2000: Pope prays for Holocaust forgiveness – BBC Report
Pope John Paul II has prayed for forgiveness of the sins of those involved in the Holocaust.
However, he avoided any admission of Church “guilt” over alleged complicity.
Since arriving in Israel as part of his Millennium Pilgrimage, the Pope has been under growing pressure to apologise for the Vatican’s failure to speak out during the Holocaust.
The 79-year-old placed a prayer into the crevices of the Western (or Wailing) Wall, asking for God’s forgiveness for “the behaviour of those who in the course of history have caused these children of yours to suffer”.
“I assure the Jewish people the Catholic Church … is deeply saddened by the hatred, acts of persecution and displays of anti-Semitism directed against the Jews by Christians at any time and in any place,” the Pope said.
The pontiff added that there were “no words strong enough to deplore the terrible tragedy” of the Holocaust.
A spokesman for the pontiff said he had paused for a moment of private prayer – “something personal” – and laid a hand on the wall.
By placing his prayer, which was typewritten and signed by the Pope, in the wall he echoed the custom of Jewish worshippers over generations.
The prayer was taken from the wall by a government spokesman and placed in the archives of Yad Vashem, Israel’s Holocaust memorial for the six million Jews killed by the Nazis.
Israeli cabinet minister Rabbi Michael Melchior, who hosted the Pope’s visit, said he was “very moved” by the Pope’s gesture.
The Pope is visiting the most sacred sites in Jerusalem at the climax of his week-long Millennium Pilgrimage to the Holy Land. He is the first pontiff to go there in 36 years.
John Paul II had repeatedly said he had dreamt of visiting the region since he was elected pontiff in 1978.
The visit to the holiest site of Islam, Christianity and Judaism, saw around 7,000 Israeli security forces deployed in the ancient city.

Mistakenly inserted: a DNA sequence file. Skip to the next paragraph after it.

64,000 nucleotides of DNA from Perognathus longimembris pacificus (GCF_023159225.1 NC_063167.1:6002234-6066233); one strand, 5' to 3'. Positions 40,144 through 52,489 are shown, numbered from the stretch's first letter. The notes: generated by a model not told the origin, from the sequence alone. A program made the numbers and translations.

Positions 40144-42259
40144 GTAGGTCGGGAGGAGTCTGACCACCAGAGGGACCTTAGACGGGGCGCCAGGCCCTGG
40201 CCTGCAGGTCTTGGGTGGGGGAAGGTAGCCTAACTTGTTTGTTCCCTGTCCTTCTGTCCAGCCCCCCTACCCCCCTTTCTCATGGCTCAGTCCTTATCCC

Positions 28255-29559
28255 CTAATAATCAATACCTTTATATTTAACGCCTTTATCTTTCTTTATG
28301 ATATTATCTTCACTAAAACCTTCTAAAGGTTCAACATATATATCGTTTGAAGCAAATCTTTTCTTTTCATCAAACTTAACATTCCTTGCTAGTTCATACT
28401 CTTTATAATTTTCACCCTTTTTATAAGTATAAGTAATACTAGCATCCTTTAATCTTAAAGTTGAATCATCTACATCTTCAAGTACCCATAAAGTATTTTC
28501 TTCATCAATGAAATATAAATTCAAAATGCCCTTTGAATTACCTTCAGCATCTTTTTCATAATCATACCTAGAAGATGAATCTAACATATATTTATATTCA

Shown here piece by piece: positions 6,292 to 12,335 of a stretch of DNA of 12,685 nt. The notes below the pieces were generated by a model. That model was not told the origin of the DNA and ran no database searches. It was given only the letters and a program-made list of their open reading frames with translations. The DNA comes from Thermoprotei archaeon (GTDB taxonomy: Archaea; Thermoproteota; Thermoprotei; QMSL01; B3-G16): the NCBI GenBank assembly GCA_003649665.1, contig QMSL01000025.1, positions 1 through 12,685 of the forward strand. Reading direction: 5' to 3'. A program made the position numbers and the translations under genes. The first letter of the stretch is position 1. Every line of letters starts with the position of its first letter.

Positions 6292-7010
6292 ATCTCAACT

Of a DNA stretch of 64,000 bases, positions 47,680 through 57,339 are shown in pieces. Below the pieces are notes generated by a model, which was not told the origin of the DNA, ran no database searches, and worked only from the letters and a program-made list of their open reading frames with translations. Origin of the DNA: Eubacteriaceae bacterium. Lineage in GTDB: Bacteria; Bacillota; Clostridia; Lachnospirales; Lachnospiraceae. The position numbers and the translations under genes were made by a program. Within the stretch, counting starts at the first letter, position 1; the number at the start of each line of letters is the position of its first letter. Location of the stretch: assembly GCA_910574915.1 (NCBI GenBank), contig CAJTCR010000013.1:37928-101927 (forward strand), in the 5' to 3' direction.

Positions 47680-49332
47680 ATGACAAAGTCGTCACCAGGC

City police arrested several extreme right-wing Jewish residents amid fears of disturbances.
Earlier, the pontiff visited the Al Aqsa Mosque, the third-holiest Islamic shrine. He was greeted by the top Islamic cleric in Jerusalem and other Palestinian clerics and dignitaries.
Outside the mosque, more than a dozen Muslim protesters screamed at PLO officials after they met the pontiff.
In L’Osservatore Romano, March 22, 2000, Rabbi Michael Melchior wrote:
“Pope John Paul II approached the Western Wall holding a written prayer which
acknowledges the unbroken covenant between the Jewish people and God.
Furthermore, he beseeches God’s forgiveness for the pain inflicted by the Christian Community on the people elected by God. It was an extraordinary moment.
The Pope touched the Western Wall. From a location directly behind the Pope, I sensed that something unforeseen was about to happen. As I accompanied the Pope to the podium my perception was that the Pontiff was as if magnetized by the power of the Western Wall. When he touched the Wall I sensed that the Wall was indeed moving in the Pontiff ’s direction and was coming to touch him.
For Melchior, this was a seminal moment in Jewish-Christian relations:
It was as if a door, closed for so many centuries, was starting to open to reconciliation and peace among Christians and Jews. The mass media immortalized this historic event for more than a half million viewers worldwide.
I thought about the many times other doors have been opened, over the course of centuries, by Jewish people facing great dangers. A few minutes earlier, when I had spoken to the Pope on behalf of the Israeli Government, I reminded the Pope that “thousands of centuries of history are looking down . . . from the highest mountain.”
I really felt that it was the right time to invoke our memories regarding the suffering of the Jewish people. I wanted to reinforce the point that past persecutions can and should be the prelude to a new type of accord between a people and their religion. I said: “We cannot pervert religious value to justify war.” We cannot invoke God’s name to harm those who are created in His image. Today a new era is beginning, in which we are to follow the ancient paths and start building new roads that lead to peace among all religions. God’s faith will be the symbol of peace and fraternity among all nations, the symbol of justice and care for all of God’s suffering creation.”
Prayer and Reflection: The Pope’s action, and Melchior’s reflection, do little to put right the wrongs done in the name of Jesus by his so-called followers. Yet they are a small start, a beginning, a symbolic gesture that says much. May each of us be baalei t’shuvah, masters of repentance, and may we live in reconciliation with our neighbours, friends and enemies. In Yeshua’s name we pray. Amen.